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Insolvencies up again as creditors start to bite

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Creditors look to be finally taking action over unpaid debt as the number of liquidations have risen to 131.4% higher than this time last year. 

15th Feb 2022
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The monthly insolvency stats released by the insolvency service today show that corporate insolvencies have increased in January 2022 to 1,560. 

This number is 131.4% higher than the 748 registered in January 2021. Insolvencies have naturally returned to pre-pandemic levels now the restrictions have been yanked from cash-strapped companies. 

Comparing today’s results to pre-pandemic January 2020 demonstrates this return to insolvency normality, where 1,508 company insolvencies were recorded. 

The increase in insolvencies was driven by creditors’ voluntary liquidations which at 1,358, were 34% higher than in January 2020. 

While the number of insolvencies were up, the insolvency service said that other types of company insolvencies, such as compulsory liquidations, remained lower than before the pandemic.

“This suggests that creditors are now starting to take action over unpaid debt, having been legally prevented from doing so since the start of the pandemic,” commented R3’s Christina Fitzgerald, vice president at R3. 

Compare to December 2021

The 1,560 insolvencies in January is also slightly up on the 1,488 in December 2021, and continues the gradually upwards trajectory. December’s insolvency number was 20% higher than the same month in 2020.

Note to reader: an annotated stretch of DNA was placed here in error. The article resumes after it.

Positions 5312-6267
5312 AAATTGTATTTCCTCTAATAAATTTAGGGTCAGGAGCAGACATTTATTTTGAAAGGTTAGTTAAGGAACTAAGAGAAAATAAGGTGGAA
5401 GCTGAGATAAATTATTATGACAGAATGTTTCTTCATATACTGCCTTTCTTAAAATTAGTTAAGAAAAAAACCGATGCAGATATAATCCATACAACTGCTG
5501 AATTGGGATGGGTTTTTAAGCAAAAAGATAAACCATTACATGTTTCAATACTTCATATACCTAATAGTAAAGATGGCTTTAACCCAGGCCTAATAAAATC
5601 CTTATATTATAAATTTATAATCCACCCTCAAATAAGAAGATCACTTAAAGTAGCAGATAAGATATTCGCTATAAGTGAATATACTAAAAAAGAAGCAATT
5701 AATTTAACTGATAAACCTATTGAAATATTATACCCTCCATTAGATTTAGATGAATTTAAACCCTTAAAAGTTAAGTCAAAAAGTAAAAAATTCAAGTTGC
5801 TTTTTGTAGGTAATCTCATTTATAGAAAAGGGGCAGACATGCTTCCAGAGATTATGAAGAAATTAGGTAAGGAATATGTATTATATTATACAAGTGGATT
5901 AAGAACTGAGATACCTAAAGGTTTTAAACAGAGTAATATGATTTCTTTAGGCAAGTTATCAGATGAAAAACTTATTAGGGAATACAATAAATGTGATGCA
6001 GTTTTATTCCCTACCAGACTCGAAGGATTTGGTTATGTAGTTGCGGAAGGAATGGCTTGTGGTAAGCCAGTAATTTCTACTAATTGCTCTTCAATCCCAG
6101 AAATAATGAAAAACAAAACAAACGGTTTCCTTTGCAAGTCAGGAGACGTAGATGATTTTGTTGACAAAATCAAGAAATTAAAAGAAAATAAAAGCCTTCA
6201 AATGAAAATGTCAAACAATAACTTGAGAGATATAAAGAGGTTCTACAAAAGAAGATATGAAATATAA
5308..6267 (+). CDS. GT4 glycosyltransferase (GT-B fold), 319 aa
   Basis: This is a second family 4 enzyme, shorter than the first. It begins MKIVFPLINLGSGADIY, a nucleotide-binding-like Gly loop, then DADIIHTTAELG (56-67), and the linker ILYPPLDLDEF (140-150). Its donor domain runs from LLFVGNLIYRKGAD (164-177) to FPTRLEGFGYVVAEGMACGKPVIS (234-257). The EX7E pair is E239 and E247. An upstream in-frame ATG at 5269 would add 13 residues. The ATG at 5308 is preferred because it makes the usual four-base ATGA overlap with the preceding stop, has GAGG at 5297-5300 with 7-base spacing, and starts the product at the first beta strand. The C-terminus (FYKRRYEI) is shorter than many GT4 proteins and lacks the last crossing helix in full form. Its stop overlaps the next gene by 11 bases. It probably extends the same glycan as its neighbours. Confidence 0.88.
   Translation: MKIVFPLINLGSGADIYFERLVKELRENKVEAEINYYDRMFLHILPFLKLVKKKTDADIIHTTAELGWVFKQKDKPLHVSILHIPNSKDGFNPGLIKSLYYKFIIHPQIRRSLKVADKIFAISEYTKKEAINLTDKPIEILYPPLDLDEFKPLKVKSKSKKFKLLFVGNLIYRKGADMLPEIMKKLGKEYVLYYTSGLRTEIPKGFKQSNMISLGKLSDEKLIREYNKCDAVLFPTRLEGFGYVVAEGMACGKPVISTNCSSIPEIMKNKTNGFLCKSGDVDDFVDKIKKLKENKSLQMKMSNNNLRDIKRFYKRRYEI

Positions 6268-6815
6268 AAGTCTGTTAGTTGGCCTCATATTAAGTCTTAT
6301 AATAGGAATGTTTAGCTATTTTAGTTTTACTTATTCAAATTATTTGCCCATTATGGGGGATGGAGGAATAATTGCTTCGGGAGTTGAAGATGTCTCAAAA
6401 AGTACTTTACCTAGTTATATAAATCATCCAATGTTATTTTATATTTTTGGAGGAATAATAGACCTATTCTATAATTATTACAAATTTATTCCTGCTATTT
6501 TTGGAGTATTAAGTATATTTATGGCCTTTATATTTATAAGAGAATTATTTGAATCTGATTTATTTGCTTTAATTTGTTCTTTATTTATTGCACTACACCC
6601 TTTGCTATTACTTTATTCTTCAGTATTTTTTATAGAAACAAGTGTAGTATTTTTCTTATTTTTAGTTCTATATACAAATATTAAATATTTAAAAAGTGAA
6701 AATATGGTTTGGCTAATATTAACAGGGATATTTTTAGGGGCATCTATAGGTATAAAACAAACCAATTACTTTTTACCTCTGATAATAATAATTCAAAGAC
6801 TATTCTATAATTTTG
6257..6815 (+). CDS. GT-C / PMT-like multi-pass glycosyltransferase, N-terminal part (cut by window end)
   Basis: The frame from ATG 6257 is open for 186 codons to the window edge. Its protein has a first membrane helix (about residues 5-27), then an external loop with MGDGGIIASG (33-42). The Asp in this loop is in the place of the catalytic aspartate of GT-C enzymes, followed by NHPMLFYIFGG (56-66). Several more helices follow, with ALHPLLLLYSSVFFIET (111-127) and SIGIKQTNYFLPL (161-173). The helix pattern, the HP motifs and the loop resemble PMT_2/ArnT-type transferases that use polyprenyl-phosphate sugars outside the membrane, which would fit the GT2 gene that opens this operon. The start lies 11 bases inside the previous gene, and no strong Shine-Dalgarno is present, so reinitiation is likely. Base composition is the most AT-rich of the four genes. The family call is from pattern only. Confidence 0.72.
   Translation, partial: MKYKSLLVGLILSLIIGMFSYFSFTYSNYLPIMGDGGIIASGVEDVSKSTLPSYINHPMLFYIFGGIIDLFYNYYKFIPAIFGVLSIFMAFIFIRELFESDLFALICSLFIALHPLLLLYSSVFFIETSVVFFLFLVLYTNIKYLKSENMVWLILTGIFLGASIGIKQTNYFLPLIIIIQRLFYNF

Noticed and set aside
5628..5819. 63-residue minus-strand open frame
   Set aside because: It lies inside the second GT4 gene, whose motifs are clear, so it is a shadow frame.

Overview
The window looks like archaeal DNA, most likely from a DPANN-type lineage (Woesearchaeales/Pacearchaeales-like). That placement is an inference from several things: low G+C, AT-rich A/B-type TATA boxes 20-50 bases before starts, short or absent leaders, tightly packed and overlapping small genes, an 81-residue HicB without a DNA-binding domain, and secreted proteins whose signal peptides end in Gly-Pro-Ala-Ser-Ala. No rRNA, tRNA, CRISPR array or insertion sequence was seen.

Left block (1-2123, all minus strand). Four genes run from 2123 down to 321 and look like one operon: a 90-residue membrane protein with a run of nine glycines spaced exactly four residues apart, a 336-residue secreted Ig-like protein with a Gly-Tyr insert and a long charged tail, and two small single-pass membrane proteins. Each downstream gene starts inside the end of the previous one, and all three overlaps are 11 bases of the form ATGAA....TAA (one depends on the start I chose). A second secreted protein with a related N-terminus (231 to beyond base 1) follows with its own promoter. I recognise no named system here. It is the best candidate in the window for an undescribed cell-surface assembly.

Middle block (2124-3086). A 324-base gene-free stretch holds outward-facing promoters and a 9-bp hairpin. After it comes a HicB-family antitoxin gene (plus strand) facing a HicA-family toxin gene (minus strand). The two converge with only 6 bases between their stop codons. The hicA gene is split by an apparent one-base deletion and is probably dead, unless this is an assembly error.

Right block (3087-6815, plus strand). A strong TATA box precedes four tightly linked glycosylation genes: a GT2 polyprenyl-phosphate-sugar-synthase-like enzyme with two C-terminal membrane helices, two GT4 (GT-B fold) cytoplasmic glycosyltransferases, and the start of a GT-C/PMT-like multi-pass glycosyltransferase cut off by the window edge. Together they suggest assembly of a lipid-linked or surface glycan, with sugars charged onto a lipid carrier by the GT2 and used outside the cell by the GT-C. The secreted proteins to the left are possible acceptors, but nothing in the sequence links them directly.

R3’s Fitzgerald pointed to the somewhat static month-on-month creditors’ voluntary liquidations as suggesting “that many company directors are continuing to choose to close their businesses rather than attempting to carry on trading in the current climate”.

The figures also highlight the toll businesses have endured through the uncertainty of the Omicron variant and the coinciding support measures (or lack thereof); the rising inflation, which the Bank of England forecasts as hitting 7% in April; and the escalating energy prices.   

“After nearly two years of trading through a pandemic, these factors may increasingly become too difficult for many directors to deal with,” concluded Fitzgerald. “Against a backdrop of continued pandemic-related uncertainty, there is likely to be a significant number of directors who will be increasingly doubtful that their business can survive much longer.

Another option?

Colin Haig, head of restructuring at Azets, has warned that the prevalence of liquidations over administrations is a worrying trend because “everyone is likely to lose in a liquidation with no one getting paid”. 

Haig has recommended that companies consider a going concern solution through an administration “as it will generally keep more people in jobs and potentially result in more debt being paid to creditors”.

What’s next?

While it’s too soon to see the result of the interest rate increase, the Bank of England’s decision to nudge the rate from 0.25% to 0.5% may create pressure for debt-carrying companies.

Claire Burden, a partner at Tilney Smith & Williamson, expects to particularly see this with low margin and smaller businesses as macro-economic factors such as the increased cost of living resulting in wage-pressure impact companies as the world moves out of the pandemic. 

“It may not be easy for SMEs to be able to pass cost increases onto the consumer, leading to short-term liquidity pressures and longer term distress.”

And even those businesses that thrived under the pandemic may be at risk in the future. “Online low-cost retail businesses are now being put under considerable pressure as they struggle to pass price increases onto customers for fear of high volume demand falling away,” she said. 

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